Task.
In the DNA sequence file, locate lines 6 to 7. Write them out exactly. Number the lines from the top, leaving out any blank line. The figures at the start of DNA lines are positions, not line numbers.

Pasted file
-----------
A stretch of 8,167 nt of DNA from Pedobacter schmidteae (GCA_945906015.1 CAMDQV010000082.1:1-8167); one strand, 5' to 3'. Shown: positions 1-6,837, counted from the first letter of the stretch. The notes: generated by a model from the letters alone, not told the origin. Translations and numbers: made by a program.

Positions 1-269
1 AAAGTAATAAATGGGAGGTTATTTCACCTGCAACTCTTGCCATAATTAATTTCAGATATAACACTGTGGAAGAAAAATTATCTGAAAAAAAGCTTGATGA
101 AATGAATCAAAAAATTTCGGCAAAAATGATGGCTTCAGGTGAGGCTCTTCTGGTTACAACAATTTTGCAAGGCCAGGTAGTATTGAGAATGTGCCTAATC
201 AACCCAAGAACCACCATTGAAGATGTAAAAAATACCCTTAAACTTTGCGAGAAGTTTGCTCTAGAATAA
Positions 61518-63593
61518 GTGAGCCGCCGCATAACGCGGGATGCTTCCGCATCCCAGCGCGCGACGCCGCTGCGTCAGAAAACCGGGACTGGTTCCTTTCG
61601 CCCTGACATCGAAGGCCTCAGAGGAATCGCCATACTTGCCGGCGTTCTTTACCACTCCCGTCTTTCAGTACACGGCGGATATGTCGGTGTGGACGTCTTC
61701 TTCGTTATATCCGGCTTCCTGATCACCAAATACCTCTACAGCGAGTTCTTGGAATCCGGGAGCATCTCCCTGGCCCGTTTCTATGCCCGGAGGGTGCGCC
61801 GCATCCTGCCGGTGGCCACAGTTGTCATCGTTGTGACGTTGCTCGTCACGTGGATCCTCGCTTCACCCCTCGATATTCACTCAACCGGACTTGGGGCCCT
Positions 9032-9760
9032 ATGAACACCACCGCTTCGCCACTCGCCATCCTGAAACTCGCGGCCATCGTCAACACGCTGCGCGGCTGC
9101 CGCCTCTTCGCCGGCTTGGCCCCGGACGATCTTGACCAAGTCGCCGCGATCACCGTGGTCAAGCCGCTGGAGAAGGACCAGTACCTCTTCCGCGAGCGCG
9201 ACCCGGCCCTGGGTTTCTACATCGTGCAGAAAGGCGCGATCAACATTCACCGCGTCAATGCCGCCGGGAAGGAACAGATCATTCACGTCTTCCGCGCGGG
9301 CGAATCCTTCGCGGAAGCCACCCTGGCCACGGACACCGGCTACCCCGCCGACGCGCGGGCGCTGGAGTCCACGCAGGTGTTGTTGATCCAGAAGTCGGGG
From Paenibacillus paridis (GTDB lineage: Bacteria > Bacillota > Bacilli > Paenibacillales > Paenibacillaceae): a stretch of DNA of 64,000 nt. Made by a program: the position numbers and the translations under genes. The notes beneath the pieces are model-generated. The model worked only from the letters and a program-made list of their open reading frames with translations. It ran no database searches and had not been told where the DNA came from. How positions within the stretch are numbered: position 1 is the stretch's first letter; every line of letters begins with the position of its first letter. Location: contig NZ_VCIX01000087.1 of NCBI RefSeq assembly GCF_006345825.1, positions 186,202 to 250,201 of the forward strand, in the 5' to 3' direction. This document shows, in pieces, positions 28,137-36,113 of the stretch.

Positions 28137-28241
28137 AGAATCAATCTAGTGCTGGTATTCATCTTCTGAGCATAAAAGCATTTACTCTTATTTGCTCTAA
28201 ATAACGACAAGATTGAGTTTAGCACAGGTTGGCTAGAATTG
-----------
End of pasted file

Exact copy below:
Positions 61518-63593
61518 GTGAGCCGCCGCATAACGCGGGATGCTTCCGCATCCCAGCGCGCGACGCCGCTGCGTCAGAAAACCGGGACTGGTTCCTTTCG